Got Rosacea and Not Sure Where to Start With a Skin-Care Routine? We Asked the Experts
Perfecting a skin-care routine can be pretty difficult to navigate. With so much advice flying around, and complex ingredient names to try and pronounce, and just the sheer amount of products out there, it's hard to know exactly what you're looking for. Throw having rosacea into the mix, and it can make the idea of developing a skin-care routine even more daunting. But with the help of top dermatologists, figuring out a basic skin-care routine when you have rosacea is simpler than you might think. It's always important to go and get a diagnosis first, but if you're stuck not knowing where to turn, we've quizzed the experts on everything you need to know about a skin-care routine tailored to rosacea.
What Is Rosacea?
Rosacea is a common but often misdiagnosed chronic skin inflammatory condition affecting approximately 1 in 10 people in the UK. According to Dr. Alia Ahmed, psychodermatologist and consultant for the NHS and GetHarley, rosacea is typically subdivided into the following categories: erythematotelangectatic, papulopustular, ocular, phymatous, granulomatous, and neurogenic, all of which can be diagnosed by a dermatologist.
Although each person experiences rosacea differently, common symptoms include: redness (often affecting the forehead, nose, cheeks, and chin), bumps and pustules, broken capillaries, flushing, a feeling of burning, facial swelling caused by inflammation, and a feeling of dryness in the skin.
In darker skin tones, where early symptoms of rosacea can sometimes be missed, look out for acne-like breakouts, burning or stinging when applying skin-care products, and rather than redness, look for dusky patches of skin, as well as an overall dryness. "Seeing a professional will help you confirm the diagnosis as well as help to avoid irritation that can potentially result in long term post-inflammatory hyperpigmentation in dark skin," Dr. Amiee Vyas, aesthetic doctor, consultant for GetHarley, and co-founder of the Black Skin Advisory Board, told POPSUGAR. The Black Skin Directory is a great place to start when looking for experts and clinics.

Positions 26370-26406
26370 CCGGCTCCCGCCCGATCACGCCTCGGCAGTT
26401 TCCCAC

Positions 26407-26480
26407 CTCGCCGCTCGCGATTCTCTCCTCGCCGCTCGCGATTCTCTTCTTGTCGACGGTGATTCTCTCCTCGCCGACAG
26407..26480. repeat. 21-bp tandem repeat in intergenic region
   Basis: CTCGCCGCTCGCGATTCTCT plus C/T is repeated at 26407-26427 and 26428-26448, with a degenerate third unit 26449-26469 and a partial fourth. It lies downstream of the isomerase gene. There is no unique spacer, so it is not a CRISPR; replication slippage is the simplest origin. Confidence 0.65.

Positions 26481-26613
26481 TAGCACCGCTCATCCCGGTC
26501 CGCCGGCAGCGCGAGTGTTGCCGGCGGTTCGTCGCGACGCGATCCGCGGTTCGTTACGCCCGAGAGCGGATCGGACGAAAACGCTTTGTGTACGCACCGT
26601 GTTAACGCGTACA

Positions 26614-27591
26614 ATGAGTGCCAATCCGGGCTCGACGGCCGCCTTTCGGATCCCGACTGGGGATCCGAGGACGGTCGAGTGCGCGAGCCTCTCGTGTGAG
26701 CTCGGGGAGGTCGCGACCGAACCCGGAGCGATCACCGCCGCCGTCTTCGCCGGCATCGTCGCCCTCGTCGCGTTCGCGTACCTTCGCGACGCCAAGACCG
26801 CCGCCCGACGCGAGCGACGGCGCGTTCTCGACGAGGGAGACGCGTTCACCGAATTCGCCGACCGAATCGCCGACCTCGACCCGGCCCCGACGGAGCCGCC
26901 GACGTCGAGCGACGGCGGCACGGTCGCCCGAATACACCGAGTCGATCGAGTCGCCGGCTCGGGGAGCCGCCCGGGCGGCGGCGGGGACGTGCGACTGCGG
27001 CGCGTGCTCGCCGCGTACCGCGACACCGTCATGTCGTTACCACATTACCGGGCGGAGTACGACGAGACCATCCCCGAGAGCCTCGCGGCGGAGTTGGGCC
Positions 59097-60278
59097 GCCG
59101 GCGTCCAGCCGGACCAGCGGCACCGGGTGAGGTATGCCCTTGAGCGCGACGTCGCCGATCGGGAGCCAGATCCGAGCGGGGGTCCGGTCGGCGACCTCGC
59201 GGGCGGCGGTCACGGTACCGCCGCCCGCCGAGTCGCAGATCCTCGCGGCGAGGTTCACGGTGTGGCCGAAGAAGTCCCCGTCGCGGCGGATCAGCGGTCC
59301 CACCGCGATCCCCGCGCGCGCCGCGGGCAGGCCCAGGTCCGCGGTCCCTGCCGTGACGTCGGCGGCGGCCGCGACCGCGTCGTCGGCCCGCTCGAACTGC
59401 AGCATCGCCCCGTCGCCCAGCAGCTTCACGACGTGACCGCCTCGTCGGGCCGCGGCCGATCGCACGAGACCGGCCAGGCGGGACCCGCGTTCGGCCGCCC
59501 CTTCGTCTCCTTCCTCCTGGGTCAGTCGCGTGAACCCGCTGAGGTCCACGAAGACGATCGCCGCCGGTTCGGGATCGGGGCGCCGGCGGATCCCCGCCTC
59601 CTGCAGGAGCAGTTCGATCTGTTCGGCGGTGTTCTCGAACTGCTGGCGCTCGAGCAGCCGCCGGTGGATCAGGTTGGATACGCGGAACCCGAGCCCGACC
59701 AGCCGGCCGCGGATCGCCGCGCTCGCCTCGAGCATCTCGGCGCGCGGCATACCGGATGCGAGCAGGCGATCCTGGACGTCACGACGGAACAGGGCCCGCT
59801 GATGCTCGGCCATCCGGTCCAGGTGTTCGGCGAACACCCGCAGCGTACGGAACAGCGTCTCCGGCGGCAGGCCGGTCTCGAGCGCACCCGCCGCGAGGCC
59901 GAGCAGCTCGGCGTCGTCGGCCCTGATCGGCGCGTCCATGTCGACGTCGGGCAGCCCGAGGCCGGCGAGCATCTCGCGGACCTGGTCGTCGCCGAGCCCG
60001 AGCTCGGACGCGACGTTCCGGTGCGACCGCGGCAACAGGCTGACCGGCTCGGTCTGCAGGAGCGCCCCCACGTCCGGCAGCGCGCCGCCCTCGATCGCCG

There are a number of common rosacea triggers to look out for, which include alcohol, extremes of temperature, sun exposure, spicy foods, exercise, and psychological factors like stress.
It's not known exactly what causes rosacea, we do know that it's an "inflammatory condition associated with an impaired skin barrier and colonisation with microorganisms," explained Dr. Vyas. Although there isn't a cure for the condition, it is manageable with the correct trigger avoidances and treatment through skin-care and sometimes oral medication.
How to Approach a Skin-Care Routine If You Have Rosacea
When you have rosacea, tailoring your skin-care routine to your specific needs can be the key to managing it. If you suspect you have rosacea or have recently been diagnosed, when it comes to a new skin-care routine, Dr. Lauren Hamilton aesthetic doctor and founder of Victor & Garth, told POPSUGAR that "less is more." And Dr. Vyas echoed this and recommended stripping your skin-care routine right back.
The experts all agree that starting with a gentle, soothing cleanser, followed by a lightweight moisturiser, and finishing off with a mineral SPF in the morning is a great place to start. Until you have a handle on your condition, "avoid strong active ingredients (such as alpha hydroxy acids and beta hydroxy acids), and products that contain alcohol or fragrance," Dr. Vyas said. "In addition to this, you can add in antimicrobial products like Clinisept+ to protect from microorganisms," she added. The reason for stripping right back is to minimise as much irritation as possible that could be compromising your skin barrier further.
Ingredients You Should Look Out For If You Have Rosacea